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Why won’t Labour tell the truth about the NHS?

Keir Starmer’s answer on private healthcare left too much unsaid.

By Hannah Barnes

The highly questionable – if not downright false – claim that a Labour government would cost households an extra £2,000 in taxes has dominated the headlines today. And it’s right that the media probes where these claims come from so voters don’t believe untruths.

But I’ve found myself thinking a great deal about another question from last night’s leaders’ debate between Rishi Sunak and Keir Starmer: when both men were invited to answer with a “yes” or a “no” whether they would use private healthcare if they had a loved one in need of surgery who was stuck on a long waiting list. Yes, answered Sunak immediately. No, Starmer replied, similarly without hesitation. Asked again, he stuck with his answer: “No. I don’t use private health. I use the NHS. That’s where my wife works, in one of the big hospitals; as I said, it runs through my DNA.”

What is the purpose of this question and what does it tell us? Jon Ashworth, Labour’s shadow paymaster general, was also asked it during this morning’s media round. And he replied that he wouldn’t go private.

It cannot be a question about views on the NHS. Regardless of their politics, both the Prime Minister and Starmer care deeply about the NHS as an institution and admire and respect the people who work in it. Both have family members who have dedicated their lives to the health service. Neither man pretends that it is perfect or an institution worthy of worship.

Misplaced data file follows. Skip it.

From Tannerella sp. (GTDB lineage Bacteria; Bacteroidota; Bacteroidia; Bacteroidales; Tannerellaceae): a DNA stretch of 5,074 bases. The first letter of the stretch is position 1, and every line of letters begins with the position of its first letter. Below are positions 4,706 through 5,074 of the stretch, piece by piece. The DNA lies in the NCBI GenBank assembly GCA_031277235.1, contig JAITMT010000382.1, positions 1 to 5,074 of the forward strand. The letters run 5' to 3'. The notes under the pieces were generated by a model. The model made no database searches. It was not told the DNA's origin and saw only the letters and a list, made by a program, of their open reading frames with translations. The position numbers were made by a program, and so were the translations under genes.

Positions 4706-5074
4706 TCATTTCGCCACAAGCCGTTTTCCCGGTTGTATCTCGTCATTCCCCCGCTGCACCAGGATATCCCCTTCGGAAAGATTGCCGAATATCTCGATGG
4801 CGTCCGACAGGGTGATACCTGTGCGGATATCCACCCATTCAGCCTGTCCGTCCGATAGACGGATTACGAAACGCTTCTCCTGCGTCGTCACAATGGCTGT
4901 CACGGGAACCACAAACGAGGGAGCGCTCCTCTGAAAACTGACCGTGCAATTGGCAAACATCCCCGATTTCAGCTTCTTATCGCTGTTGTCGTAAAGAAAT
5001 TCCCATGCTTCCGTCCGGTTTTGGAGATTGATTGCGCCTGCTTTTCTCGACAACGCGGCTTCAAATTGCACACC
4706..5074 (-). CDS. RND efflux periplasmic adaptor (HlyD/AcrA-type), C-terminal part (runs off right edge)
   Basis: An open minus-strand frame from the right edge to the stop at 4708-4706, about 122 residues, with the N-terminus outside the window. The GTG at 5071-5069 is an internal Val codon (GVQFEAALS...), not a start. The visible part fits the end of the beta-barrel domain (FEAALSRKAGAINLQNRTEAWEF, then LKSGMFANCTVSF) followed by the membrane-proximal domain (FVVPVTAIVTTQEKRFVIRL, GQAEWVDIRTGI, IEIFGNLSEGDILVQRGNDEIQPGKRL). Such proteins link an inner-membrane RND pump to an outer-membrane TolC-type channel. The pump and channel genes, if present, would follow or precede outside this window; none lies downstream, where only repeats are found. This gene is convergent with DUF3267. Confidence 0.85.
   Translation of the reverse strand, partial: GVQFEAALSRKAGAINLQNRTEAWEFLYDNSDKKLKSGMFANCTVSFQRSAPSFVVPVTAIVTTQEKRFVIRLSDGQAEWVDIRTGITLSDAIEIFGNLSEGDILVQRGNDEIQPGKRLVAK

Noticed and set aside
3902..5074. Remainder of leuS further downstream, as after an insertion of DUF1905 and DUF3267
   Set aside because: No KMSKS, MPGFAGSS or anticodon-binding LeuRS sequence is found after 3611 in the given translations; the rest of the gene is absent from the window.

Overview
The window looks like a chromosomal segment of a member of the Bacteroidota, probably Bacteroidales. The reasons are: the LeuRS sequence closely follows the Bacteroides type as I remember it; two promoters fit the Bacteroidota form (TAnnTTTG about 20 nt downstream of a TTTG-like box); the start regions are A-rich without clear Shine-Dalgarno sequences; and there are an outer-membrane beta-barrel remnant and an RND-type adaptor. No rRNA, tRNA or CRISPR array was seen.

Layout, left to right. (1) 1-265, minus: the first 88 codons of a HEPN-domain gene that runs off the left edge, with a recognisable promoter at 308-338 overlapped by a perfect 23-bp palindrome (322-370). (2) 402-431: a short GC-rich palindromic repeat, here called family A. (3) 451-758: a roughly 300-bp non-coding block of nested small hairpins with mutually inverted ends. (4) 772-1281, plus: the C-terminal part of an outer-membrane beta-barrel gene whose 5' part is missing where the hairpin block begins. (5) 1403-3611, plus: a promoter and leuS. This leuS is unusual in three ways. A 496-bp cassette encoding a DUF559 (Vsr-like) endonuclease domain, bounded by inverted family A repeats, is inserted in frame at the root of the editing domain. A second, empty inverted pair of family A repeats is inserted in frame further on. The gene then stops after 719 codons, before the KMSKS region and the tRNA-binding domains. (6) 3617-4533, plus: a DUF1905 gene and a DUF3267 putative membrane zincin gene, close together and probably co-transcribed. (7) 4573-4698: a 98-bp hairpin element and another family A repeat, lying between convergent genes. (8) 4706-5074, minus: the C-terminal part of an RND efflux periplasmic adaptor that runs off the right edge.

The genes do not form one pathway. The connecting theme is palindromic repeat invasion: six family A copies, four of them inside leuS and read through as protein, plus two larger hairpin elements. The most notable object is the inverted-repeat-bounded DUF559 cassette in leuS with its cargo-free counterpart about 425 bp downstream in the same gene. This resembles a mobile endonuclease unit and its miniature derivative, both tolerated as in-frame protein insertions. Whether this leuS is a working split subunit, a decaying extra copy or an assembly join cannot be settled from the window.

It was, instead, a form of honesty test. And one that I feel Starmer failed. Anyone whose loved one needed life-saving surgery that could not be provided promptly for free would pay for it – if they had the means to do so. And no one would think any the poorer of them for it. Surely? Nor would sensible people interpret this in any way as trashing the NHS. It is a personal response. We would do anything for the people we love the most.

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Tom Baldwin, Starmer’s biographer and a former Labour Party adviser, has responded to incredulous journalists – like me – by reminding us that Starmer’s parents had NHS care until the end of their lives; his brother has twice had crucial surgery from the NHS. Yes. All reasons why he would respect the NHS a great deal and value it. But I’m unclear why this necessitates not paying for a loved one to be treated quickly if the NHS option wasn’t available – which was seemingly what Julie Etchingham’s question on ITV last night was about.

This was undoubtedly an easier question for Rishi Sunak to answer: everyone knows he is exceptionally wealthy, and the Conservatives traditionally view the private sector more favourably than Labour. But still.

It is, as Starmer pointed out to the millions of people watching last night’s debate, shameful that the Conservatives leave the NHS in a worse state than they found it 14 years ago. There is plenty that Labour will need to fix. But honesty matters in politics. When this question comes up again, as it almost certainly will, I hope whoever is answering is afforded the time to answer thoughtfully and with nuance. But also, that they will tell the whole truth.

[See also: The low-quality debate changed nothing]

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